Sharafat, the principal of Hazar Baig School is thankful for the support the school has received. “We are very happy for these tents and would like to thank Asya-e Markazi (Central Asia Institute) and Sitari Irfan (Star of Knowledge Organization) for their assistance.”

Asadullah receives messages like these each time he distributes the tents and supplies from donors. Even the Education Department of Bati Kot sent him home with messages of thanks. “The tent schools with their facilities have not only resulted in a secure learning environment for students but also in an increase in enrollment,” says Abdul Habib Ghazi, head of the Education Department.

“The school’s enrollment rate has doubled this year compared to that of the previous year. We are pleased that so many students were equipped and provided with a learning environment.”

Schools Begin With Care and Support

Over the years CAI has asked our supporters to help these unique people. By providing them mobile schools, we can ensure that children learn important skills while still preserving their nomadic culture. This means the next generation will be better able to provide safe passage as they travel, to ask a fair price for their meat and fabrics, and pass on these important skills to their children.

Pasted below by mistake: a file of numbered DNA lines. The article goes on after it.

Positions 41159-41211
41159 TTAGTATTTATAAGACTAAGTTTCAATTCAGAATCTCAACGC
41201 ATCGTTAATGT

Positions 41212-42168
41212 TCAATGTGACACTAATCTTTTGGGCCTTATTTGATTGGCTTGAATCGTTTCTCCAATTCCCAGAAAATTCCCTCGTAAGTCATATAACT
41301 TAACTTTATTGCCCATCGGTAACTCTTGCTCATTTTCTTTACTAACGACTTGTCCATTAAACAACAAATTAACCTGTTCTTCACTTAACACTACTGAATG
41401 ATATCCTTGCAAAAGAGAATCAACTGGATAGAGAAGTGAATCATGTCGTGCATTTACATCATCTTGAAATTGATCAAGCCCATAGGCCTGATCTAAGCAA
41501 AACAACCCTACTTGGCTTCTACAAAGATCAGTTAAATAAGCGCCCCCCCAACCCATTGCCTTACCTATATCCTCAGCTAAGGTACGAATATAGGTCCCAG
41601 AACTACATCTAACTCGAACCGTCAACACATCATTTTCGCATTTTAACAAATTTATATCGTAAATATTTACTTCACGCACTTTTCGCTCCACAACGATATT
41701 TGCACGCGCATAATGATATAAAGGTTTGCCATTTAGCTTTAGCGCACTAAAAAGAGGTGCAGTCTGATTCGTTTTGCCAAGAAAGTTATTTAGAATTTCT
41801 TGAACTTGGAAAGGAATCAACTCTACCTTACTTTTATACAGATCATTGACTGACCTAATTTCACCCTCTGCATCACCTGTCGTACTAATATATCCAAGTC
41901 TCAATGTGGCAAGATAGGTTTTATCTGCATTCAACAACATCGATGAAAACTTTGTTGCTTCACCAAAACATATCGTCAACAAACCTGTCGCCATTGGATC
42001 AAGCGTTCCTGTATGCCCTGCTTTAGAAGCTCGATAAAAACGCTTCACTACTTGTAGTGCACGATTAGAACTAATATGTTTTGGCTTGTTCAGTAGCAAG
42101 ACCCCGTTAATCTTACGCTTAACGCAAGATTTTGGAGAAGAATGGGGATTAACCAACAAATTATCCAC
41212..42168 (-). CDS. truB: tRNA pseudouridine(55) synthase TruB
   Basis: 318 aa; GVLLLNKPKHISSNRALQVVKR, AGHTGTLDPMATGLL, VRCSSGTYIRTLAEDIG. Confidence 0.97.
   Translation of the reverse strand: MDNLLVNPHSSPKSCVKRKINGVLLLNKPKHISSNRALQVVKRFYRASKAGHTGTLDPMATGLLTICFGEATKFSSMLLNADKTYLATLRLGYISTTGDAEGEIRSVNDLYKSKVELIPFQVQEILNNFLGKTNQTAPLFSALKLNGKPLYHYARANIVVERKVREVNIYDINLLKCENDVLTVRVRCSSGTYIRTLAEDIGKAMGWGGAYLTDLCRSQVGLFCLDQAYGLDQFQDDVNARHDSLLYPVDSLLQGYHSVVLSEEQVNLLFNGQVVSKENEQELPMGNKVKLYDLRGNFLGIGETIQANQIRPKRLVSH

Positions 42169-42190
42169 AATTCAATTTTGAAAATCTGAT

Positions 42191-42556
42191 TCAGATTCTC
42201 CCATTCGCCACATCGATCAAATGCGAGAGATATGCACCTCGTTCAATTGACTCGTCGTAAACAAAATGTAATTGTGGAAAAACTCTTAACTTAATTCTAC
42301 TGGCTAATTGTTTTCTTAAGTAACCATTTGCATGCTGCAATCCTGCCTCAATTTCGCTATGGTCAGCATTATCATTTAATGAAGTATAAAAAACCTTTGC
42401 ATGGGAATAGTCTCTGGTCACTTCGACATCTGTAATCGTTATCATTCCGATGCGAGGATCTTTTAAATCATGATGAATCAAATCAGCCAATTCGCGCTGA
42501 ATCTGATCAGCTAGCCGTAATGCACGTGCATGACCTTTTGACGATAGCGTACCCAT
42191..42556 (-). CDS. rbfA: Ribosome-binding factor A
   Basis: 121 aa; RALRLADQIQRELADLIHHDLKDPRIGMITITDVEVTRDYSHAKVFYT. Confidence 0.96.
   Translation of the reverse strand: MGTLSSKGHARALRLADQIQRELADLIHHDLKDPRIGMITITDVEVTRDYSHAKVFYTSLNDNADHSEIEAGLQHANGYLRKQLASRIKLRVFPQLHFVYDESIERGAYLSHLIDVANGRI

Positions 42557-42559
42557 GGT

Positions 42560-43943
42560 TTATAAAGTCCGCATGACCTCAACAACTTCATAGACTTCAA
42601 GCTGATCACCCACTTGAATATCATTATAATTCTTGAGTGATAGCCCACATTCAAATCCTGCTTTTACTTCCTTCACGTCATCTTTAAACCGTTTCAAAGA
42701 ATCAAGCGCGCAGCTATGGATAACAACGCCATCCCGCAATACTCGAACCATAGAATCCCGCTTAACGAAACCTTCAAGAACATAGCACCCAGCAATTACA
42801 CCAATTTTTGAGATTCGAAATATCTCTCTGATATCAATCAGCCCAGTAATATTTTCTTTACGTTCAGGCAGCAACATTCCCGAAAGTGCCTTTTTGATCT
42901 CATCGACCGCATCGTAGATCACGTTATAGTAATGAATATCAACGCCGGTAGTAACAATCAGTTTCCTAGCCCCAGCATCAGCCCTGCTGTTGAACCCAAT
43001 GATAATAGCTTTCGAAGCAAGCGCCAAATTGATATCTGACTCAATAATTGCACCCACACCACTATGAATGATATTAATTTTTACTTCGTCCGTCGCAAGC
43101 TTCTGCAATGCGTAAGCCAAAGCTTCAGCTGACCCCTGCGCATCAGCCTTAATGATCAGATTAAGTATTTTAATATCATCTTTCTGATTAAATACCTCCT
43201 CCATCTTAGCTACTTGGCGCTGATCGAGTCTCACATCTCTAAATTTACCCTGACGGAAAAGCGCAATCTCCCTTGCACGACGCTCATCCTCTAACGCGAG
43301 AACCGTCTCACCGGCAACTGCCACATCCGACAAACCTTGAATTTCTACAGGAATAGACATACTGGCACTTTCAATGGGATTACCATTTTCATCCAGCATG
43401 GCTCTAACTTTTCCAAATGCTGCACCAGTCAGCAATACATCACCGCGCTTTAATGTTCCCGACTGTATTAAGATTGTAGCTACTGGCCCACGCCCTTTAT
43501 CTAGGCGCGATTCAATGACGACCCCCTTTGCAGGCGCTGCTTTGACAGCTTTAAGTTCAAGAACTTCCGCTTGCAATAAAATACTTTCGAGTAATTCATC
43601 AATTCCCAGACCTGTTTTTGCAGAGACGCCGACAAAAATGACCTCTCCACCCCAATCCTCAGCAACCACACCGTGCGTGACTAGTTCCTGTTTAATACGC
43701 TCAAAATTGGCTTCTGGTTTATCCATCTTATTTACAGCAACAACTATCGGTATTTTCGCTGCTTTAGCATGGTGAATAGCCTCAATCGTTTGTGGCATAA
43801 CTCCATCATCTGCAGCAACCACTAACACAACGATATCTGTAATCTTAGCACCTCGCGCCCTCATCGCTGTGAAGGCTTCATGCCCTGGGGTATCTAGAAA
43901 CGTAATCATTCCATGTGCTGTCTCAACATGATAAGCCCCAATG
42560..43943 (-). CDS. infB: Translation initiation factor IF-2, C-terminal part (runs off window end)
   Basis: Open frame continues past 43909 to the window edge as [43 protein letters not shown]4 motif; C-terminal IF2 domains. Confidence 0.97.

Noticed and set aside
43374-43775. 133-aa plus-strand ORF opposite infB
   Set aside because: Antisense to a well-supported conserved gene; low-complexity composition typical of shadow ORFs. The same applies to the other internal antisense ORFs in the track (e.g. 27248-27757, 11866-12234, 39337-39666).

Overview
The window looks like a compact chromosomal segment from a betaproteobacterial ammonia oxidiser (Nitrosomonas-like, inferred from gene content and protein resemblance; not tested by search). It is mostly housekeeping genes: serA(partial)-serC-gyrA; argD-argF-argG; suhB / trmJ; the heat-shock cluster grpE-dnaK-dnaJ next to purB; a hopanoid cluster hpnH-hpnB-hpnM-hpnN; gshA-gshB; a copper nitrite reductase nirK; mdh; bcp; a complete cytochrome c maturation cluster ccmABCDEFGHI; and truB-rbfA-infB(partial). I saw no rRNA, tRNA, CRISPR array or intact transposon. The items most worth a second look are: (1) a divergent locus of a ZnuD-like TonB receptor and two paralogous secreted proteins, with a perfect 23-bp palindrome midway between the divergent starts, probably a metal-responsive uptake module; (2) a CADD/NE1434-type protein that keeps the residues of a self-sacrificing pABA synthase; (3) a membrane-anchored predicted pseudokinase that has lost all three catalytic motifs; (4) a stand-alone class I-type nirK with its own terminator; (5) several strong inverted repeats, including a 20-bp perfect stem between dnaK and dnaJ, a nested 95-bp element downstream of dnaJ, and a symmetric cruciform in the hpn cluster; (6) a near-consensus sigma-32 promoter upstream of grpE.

The Kuchi people face threats from drought, decreased grazing lands, and war. With education they will be better prepared to navigate these difficulties and preserve their culture. 

6 responses to “Afghan Kuchi Tribes Thrive With Community Education”

  1. This is a great example of how kids can be educated if the will and creativity is there. Once a kid receives an education their life will never be the same again – and future generations of their family will benefit as well.

  2. I support and love what you are doing, bringing education, and therefore choice and freedom to tribes and countries in Central Asia one school at a time.

  3. I appreciate that you meet people where they are and have the flexibility to create learning environments that suit them. Thank you for making education possible.

  4. Where is Greg Mortensen? I gave when he was at the helm. Now he is not mentioned and I want to know how and where he is. Kathy Herring

    • Hello Kathy,

      Thanks for your comment. After 20 years Greg retired from CAI last year. He is still available to us on a consultant basis, which is wonderful since he has such an incredible knowledge of the area and people. We still try to run the organization with his vision, to listen to the people and give them the tools to help themselves and their countries. You will find an interview with Greg in our upcoming magazine Journey of Hope this November. Greg is still pursuing education and working to raise the position of women around the world. Thank you for your support of this vision and your dedication to the people of Central Asia.